Dublin City Business Improvement District (BID) fears tourism, revenue and jobs could be jeopardised by what it claimed was misleading and untrue information on the cleanliness of the city.
It said the Irish Business Against Litter (IBAL) survey was amateur and included residential areas, presenting them as Dublin city centre.
Richard Guiney, chief executive of Dublin City BID, said a tourist considering visiting the capital could be misled into believing it is dirty.
“The majority of Dublin’s main tourist areas are recorded as clean,” he said.
“While there are areas outside the BID area which are regarded as unclean, we note again that these are mainly in private or residential areas, for example, in basements which cleaning organisations cannot access.
“It’s also important to point out that these surveys are a snapshot of a point in time and are not representative of the true situation on the streets.”
Trim, Co Meath, was named the cleanest town in Ireland at an IBAL ceremony, pipping Swords in Dublin and Killarney, Co Kerry, in the 2011 survey of litter levels in 53 towns and cities.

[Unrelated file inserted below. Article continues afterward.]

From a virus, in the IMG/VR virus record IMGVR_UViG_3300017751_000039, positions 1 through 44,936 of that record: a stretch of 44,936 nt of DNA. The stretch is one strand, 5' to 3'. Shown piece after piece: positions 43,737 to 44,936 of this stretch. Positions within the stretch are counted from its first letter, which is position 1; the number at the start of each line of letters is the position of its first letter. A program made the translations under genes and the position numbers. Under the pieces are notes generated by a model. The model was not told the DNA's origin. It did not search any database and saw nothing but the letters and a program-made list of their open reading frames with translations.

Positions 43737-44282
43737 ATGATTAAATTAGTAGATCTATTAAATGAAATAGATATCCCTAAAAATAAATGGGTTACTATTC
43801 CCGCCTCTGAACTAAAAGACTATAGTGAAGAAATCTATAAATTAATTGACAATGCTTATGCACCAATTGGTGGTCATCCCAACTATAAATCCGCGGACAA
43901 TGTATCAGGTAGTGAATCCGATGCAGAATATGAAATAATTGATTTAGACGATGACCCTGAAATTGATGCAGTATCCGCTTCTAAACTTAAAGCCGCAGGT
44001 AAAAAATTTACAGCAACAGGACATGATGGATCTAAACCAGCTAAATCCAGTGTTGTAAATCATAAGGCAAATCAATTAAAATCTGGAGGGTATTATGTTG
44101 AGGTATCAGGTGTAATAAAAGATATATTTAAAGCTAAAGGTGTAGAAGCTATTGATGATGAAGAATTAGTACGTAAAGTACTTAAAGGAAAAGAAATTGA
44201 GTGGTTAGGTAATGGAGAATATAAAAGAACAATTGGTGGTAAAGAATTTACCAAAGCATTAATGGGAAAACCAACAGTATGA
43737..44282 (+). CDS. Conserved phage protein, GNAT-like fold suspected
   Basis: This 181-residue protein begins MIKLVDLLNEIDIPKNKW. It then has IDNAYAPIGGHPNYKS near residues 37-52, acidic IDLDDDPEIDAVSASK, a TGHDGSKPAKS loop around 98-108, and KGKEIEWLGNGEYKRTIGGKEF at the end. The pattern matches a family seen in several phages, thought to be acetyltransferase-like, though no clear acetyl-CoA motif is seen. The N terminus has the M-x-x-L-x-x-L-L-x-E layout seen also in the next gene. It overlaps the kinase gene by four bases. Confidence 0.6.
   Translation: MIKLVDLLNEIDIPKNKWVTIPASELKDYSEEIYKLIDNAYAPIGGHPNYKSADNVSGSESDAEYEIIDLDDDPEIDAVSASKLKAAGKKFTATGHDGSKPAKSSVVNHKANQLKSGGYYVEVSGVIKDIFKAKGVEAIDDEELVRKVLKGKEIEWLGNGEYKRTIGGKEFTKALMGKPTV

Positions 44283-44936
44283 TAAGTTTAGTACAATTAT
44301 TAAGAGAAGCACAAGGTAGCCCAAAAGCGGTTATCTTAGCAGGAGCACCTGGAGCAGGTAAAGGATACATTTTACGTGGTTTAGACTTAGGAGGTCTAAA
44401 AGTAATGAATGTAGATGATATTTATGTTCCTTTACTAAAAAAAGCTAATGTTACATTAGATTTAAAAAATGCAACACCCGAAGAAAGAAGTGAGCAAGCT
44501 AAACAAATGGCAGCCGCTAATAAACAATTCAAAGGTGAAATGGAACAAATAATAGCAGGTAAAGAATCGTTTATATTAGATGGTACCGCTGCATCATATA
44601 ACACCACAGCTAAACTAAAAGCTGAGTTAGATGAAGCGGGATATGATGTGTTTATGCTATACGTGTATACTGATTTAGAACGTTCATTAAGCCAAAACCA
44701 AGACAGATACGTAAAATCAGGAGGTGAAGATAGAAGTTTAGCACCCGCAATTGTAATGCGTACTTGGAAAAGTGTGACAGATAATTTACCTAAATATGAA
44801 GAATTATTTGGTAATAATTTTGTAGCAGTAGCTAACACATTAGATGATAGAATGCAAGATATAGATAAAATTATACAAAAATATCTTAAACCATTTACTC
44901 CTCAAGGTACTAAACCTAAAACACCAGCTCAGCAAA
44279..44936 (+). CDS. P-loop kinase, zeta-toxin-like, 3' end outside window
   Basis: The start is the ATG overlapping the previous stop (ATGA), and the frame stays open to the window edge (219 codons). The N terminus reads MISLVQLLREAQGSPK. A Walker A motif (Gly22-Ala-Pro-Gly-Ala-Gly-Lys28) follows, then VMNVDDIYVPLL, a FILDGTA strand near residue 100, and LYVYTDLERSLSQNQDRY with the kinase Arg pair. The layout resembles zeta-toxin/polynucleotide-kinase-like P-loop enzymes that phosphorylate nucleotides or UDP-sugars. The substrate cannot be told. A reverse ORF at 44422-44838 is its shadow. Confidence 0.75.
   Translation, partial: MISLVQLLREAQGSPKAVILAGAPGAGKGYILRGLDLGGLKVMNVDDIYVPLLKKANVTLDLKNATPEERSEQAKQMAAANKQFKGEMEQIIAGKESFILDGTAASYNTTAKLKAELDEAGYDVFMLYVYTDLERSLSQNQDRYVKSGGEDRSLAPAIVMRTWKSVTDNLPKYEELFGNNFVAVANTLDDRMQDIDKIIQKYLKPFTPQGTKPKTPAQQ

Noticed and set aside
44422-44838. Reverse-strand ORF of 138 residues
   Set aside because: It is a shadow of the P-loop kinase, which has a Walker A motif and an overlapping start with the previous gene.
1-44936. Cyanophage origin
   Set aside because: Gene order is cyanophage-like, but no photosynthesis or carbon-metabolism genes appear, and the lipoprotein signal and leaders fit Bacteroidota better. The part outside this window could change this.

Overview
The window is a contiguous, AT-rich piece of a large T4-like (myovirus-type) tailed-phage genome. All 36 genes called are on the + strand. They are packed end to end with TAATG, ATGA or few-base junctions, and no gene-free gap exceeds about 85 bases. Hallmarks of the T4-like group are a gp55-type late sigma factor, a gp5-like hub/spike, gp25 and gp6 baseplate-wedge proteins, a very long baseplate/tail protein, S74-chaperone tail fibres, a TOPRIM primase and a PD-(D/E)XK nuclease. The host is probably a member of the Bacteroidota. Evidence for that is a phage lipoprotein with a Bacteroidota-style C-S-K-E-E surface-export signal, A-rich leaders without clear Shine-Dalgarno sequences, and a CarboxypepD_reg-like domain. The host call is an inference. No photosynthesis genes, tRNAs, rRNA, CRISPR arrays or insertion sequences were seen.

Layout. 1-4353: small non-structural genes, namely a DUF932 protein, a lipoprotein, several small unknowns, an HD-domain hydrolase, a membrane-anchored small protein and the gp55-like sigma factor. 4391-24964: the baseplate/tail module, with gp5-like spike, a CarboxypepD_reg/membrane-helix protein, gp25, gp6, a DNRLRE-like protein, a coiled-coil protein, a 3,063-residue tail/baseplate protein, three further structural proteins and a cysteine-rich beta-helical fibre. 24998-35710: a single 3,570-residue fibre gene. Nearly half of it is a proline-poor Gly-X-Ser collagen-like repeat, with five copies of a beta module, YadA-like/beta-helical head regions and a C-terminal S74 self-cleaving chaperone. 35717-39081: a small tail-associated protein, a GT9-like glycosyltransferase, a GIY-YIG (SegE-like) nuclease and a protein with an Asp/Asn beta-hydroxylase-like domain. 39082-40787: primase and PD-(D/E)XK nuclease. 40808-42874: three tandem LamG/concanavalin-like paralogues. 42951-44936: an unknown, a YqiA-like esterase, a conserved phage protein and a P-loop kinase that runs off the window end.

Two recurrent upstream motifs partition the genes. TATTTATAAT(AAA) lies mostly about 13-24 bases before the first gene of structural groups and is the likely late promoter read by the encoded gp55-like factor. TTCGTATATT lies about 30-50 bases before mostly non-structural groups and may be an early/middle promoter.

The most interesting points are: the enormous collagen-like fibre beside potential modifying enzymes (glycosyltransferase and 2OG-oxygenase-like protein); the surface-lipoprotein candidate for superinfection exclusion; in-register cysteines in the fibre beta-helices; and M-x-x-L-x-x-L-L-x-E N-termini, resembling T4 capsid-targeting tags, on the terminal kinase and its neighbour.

IBAL said 38 towns were classed as “clean to European norms”, while nine were moderately littered.
Portlaoise, Letterkenny, Dublin city and Tipperary town were listed as littered.
However, Dublin’s north inner city and Knocknaheeny in Cork were both listed as litter blackspots.
Chairman Dr Tom Cavanagh said IBAL had no involvement with checking towns and cities, but commissions An Taisce to carry out the surveys in accordance with internationally accepted standards.
“IBAL refutes the suggestion that the survey of Dublin City is misleading.
“For several years we have made it quite clear that the high footfall tourist areas of the city — such as Grafton St — are clean to European norms.
“Our issue is with the areas of the city centre where residents of Dublin live, such as Gardiner Street and Smithfield. These have been found to be littered.
“Have not the residents of Dublin the same right to a litter-free environment as its visitors?”
The Dublin BID area spans 2.5km and includes 115 streets, 4,000 buildings and 2,000 businesses, from St Stephen’s Green to Parnell St and from Capel St to Amiens St.
The not-for-profit organisation, which aims to enhance the appeal of the city centre for shoppers, tourists and businesses, responded to 5,100 calls last year to remove waste, posters, stickers, side street washing and unsightly graffiti.
Mr Guiney claimed the methodologies employed in the survey did not meet industry standards and was based on amateur misinformation.
He called on the Department of Environment to consider its support and funding of IBAL
“We would also ask the Department and other supporters of IBAL, such as the Irish Hotel Federation, to re-examine the methodologies used to conduct these surveys as well as the areas being surveyed,” he said.